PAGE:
Abushdid, a new lounge restaurant located in a historical building on 16 Levontin Street, Tel Aviv, was designed by Design Space, Emmy Shahar and Salome Fakiel. The space has been renovated in collaboration with Tel Aviv-based architects p69d.
The building occupies a privileged location in Tel Aviv, and the exciting story of Abushdid and the two families behind it, are at the very heart of Abushdid experience.
The interiors do manage to reflect the visual overload with materials and colors that refers to cultural and artistic inspirations from the Middle East.
Our team worked on the renovation within the building original structural layout, while preserving elements such as the original stone walls from shells, doors, windows and more.
Photographed by Yael Engelhart
Before its conversion into a modern lounge, in 1920 the building was home to Lea Abushdid, an heiress to a prominent Jerusalem family and her husband, Itamar Ben-Avi, who, as the son of Eliezer Ben-Yehuda ( the chief editor and journalist of Doar HaYom) was dubbed “the first Hebrew child”. The couple had a much publicized, turbulent courtship, one that could easily become the center of a modern day television drama.
The story between the power couple started at 16 Levontin Street, in the 1920′s and was the starting point and inspiration to Emmy and Salome.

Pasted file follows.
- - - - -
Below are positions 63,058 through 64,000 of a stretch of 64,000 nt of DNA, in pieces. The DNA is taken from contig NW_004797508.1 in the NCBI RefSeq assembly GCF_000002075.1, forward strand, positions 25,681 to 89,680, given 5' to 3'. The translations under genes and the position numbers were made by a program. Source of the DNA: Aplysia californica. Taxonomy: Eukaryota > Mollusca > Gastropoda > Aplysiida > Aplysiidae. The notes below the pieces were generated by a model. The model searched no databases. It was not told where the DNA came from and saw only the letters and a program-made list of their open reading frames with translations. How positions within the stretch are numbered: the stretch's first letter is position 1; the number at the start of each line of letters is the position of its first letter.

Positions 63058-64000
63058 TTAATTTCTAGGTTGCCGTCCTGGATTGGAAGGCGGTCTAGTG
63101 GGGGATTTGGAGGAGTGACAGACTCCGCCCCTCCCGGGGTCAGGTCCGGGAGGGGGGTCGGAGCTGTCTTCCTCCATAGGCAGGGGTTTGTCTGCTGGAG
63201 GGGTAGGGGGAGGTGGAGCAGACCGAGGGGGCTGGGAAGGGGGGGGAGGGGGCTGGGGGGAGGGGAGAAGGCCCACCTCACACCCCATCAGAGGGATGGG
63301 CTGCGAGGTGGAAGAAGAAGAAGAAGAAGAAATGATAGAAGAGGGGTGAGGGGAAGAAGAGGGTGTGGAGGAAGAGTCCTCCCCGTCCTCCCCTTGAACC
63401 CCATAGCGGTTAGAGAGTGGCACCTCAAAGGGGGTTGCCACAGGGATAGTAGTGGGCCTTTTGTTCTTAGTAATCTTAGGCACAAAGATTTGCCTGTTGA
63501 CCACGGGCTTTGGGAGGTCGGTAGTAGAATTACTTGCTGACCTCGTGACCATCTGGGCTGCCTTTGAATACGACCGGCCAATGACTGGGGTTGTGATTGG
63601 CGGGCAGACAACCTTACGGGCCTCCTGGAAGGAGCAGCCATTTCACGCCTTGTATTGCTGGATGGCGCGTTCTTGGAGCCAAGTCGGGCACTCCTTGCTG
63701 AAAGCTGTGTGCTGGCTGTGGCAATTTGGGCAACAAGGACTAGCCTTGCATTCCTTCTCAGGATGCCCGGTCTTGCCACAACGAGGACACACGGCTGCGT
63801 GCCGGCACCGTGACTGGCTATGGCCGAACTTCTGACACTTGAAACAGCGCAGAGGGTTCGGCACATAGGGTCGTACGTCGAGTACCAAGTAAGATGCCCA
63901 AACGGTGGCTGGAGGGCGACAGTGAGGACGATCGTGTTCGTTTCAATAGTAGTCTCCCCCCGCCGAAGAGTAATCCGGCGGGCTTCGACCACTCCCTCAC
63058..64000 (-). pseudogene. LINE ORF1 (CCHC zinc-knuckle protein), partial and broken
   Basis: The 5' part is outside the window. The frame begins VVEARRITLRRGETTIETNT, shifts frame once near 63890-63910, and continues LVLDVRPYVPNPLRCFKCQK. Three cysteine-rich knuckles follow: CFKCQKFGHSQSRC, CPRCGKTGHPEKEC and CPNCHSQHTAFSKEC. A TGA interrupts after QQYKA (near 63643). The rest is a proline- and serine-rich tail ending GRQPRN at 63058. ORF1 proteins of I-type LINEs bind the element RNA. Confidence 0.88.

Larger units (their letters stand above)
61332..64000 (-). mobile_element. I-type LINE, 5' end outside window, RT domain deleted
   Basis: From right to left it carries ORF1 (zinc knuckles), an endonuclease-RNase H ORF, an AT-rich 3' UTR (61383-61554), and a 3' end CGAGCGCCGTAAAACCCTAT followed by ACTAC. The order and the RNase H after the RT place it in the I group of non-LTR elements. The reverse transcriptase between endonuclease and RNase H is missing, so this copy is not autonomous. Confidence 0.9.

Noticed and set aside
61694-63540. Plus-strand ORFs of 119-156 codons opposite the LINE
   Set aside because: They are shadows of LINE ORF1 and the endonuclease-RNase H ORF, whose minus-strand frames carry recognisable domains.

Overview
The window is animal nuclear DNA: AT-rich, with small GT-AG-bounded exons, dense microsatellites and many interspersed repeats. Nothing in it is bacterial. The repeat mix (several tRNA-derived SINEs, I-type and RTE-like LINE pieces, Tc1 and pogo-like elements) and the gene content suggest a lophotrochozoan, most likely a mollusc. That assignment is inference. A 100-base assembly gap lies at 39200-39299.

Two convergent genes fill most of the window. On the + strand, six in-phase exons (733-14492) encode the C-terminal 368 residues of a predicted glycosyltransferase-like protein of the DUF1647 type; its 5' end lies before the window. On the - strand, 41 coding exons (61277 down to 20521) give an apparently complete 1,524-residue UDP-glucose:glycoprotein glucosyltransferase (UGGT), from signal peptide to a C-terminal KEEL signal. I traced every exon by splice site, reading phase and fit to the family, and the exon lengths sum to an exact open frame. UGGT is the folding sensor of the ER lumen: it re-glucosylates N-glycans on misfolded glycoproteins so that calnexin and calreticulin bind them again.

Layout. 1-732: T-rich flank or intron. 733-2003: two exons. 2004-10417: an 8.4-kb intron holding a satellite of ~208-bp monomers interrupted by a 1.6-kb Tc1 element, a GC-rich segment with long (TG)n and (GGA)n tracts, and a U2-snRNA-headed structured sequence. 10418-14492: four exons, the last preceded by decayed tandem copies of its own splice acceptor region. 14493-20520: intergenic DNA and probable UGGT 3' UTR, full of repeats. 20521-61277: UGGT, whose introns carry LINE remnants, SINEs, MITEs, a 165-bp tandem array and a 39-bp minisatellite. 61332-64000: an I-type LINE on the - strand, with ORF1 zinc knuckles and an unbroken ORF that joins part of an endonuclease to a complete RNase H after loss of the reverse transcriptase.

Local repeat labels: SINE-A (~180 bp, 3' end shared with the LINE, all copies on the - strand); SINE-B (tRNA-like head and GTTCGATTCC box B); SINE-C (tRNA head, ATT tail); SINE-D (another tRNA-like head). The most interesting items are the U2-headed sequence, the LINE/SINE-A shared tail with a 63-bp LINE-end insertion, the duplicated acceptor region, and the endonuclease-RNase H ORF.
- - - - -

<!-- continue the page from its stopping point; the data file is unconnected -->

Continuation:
Learning how to maintain the historical essence while adding a contemporary feel to the authentic building was an interesting challenge to work with. Emmy Shahar and Salome Fakiel were constantly active in the design process, creating an eclectic design. The selected furniture was made especially for Abushdid, the art was made by local Israeli arists, and the decor was found partly at Shuk Hapishishim in Yaffo. The composition and consistency was the most important, and it was evident from the food and cocktails, to the graphics and interior design; creating a careful artistic collage and giving new life to the historical romance.
One can say that Abushdid lives between the past and the present. The eclectic design takes on the challenges of preserving history on one hand, and giving it a modern unique twist on the other, the atmosphere of the place that draws you in disconnects you from the outside.
Authentic floors from 1920′s. Ceasar Stone bar and bronze.
16 Levontin Street, Tel Aviv, 03-629 88 22